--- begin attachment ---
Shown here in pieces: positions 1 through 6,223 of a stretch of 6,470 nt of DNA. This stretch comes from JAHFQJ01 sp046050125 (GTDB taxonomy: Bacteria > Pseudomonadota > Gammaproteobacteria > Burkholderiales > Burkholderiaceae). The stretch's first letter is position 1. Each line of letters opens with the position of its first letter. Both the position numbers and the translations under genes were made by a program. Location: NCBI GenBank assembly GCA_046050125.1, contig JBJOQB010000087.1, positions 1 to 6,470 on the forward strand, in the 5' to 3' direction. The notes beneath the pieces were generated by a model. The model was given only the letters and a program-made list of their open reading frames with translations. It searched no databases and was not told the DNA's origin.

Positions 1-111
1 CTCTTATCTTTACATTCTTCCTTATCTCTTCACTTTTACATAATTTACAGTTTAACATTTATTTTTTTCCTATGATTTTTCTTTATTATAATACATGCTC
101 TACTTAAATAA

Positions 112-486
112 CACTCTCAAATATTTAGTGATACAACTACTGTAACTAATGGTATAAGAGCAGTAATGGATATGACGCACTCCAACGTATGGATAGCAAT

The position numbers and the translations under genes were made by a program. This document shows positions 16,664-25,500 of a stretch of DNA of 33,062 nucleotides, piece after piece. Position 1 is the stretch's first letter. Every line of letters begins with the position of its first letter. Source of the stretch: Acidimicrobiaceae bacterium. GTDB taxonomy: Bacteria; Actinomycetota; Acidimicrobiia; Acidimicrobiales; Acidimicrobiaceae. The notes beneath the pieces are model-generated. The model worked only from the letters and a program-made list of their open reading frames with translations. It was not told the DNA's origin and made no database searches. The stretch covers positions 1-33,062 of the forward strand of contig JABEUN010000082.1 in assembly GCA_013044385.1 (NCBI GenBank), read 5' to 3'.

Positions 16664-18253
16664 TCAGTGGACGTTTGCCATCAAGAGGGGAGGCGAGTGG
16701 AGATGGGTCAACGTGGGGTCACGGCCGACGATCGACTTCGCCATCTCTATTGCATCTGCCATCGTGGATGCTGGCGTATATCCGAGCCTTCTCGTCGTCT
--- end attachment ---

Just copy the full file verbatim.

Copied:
Shown here in pieces: positions 1 through 6,223 of a stretch of 6,470 nt of DNA. This stretch comes from JAHFQJ01 sp046050125 (GTDB taxonomy: Bacteria > Pseudomonadota > Gammaproteobacteria > Burkholderiales > Burkholderiaceae). The stretch's first letter is position 1. Each line of letters opens with the position of its first letter. Both the position numbers and the translations under genes were made by a program. Location: NCBI GenBank assembly GCA_046050125.1, contig JBJOQB010000087.1, positions 1 to 6,470 on the forward strand, in the 5' to 3' direction. The notes beneath the pieces were generated by a model. The model was given only the letters and a program-made list of their open reading frames with translations. It searched no databases and was not told the DNA's origin.

Positions 1-111
1 CTCTTATCTTTACATTCTTCCTTATCTCTTCACTTTTACATAATTTACAGTTTAACATTTATTTTTTTCCTATGATTTTTCTTTATTATAATACATGCTC
101 TACTTAAATAA

Positions 112-486
112 CACTCTCAAATATTTAGTGATACAACTACTGTAACTAATGGTATAAGAGCAGTAATGGATATGACGCACTCCAACGTATGGATAGCAAT

The position numbers and the translations under genes were made by a program. This document shows positions 16,664-25,500 of a stretch of DNA of 33,062 nucleotides, piece after piece. Position 1 is the stretch's first letter. Every line of letters begins with the position of its first letter. Source of the stretch: Acidimicrobiaceae bacterium. GTDB taxonomy: Bacteria; Actinomycetota; Acidimicrobiia; Acidimicrobiales; Acidimicrobiaceae. The notes beneath the pieces are model-generated. The model worked only from the letters and a program-made list of their open reading frames with translations. It was not told the DNA's origin and made no database searches. The stretch covers positions 1-33,062 of the forward strand of contig JABEUN010000082.1 in assembly GCA_013044385.1 (NCBI GenBank), read 5' to 3'.

Positions 16664-18253
16664 TCAGTGGACGTTTGCCATCAAGAGGGGAGGCGAGTGG
16701 AGATGGGTCAACGTGGGGTCACGGCCGACGATCGACTTCGCCATCTCTATTGCATCTGCCATCGTGGATGCTGGCGTATATCCGAGCCTTCTCGTCGTCT